Easy Greek 3 - Food

Ποιο είναι το αγαπημένο σου φαγητό;
That's a good video with english translations! You can check it out here!

Porto Katsiki, Lefkada, Greece

Porto Katsiki (Greek: Πόρτο Κατσίκι, "goat port")
is a Beach on the Ionian island of Lefkada, Greece.
The name is said to be because formerly only goats could reach this area.
The beach is famed for its landscape and clear blue sea. It is located at the bottom of a concave pale cliff. 

Οδυσσέας Ελύτης

Odysseas Elytis
(Greek: Οδυσσέας Ελύτης, 2 November 1911 – 18 March 1996)
was regarded as a major exponent of romantic modernism in Greece and the world.
In 1979 he was awarded the Nobel Prize in Literature.

Saganaki (το σαγανάκι)


In Greek cuisine, saganaki (Greek σαγανάκι) is any one of a variety of dishes prepared in a small frying pan, the best-known being an appetizer of fried cheese!

Καλή Κυριακή!


A gyros (Greek: γύρος)
is a Greek dish made of meat cooked on a vertical rotisserie, traditionally pork, or chicken,  usually served wrapped in a flatbread such as pita, with tomato, onion, and tzatziki sauce.

Nikos Kazantzakis

Nikos Kazantzakis (Greek: Νίκος Καζαντζάκης 1883 – 1957) was a Greek writer, celebrated for his novels, which include Zorba the Greek (published 1946 as Life and Times of Alexis Zorbas), Christ Recrucified (1948), Captain Michalis (1950, translated 'Freedom or Death), and The Last Temptation of Christ (1955). He also wrote plays, travel books, memoirs and philosophical essays such as The Saviors of God: Spiritual Exercises. Universally recognised as a giant of modern Greek literature, Kazantzakis was nominated for the Nobel Prize in Literature in nine different years. His fame was further spread in the English speaking world by cinematic adaptations of Zorba the Greek (1964) and The Last Temptation of Christ (1988).


Γεια σας! Here is a great video and information about Καρυάτιδες!
A caryatid (plural: Καρυάτιδες) is a sculpted female figure serving as an architectural support taking the place of a column or a pillar supporting an entablature on her head.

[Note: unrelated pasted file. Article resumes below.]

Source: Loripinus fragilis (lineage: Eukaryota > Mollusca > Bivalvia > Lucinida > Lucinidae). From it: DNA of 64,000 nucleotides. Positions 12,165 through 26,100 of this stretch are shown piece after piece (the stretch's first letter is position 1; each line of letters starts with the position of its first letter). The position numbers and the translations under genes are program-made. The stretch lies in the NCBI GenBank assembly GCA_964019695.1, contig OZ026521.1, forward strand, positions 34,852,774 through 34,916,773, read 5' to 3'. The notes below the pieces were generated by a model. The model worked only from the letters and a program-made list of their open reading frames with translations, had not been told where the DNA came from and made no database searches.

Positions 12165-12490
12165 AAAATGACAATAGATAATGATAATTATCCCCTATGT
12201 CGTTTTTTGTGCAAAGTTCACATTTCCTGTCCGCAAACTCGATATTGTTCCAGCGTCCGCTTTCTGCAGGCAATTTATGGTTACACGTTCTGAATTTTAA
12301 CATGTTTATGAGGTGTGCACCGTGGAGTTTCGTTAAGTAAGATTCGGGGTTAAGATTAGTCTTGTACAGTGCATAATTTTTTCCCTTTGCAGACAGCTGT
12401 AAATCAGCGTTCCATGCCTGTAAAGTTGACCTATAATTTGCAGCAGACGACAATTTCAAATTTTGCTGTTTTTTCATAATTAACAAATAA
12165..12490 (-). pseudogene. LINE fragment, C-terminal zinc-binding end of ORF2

The best-known and most-copied examples are those of the six figures of the Caryatid Porch of the Erechtheion on the Acropolis in Athens.
One of those original six figures, removed by Lord Elgin in the early 19th century, is now in the British Museum in London.

Linking -- Words!

Delphi (Greek: Δελφοί)

Delphi (Greek: Δελφοί)
is famous as the ancient sanctuary that grew rich as the seat of the oracle that was consulted on important decisions throughout the ancient classical world.

It is recognised by UNESCO as a World Heritage Site in having had a phenomenal influence in the Ancient world, as evidenced by the rich monuments built there by most of the important ancient Greek city-states, demonstrating their fundamental Hellenic unity.

The Greek alphabet

The Greek alphabet has been used to write the Greek language since the late 9th century BC or early 8th century BC.

It was derived from the earlier Phoenician alphabet, and was the first alphabetic script to have distinct letters for vowels as well as consonants. It is the ancestor of the Latin and Cyrillic scripts.

Apart from its use in writing the Greek language, in both its ancient and its modern forms, the Greek alphabet today also serves as a source of technical symbols and labels in many domains of mathematics, science and other fields.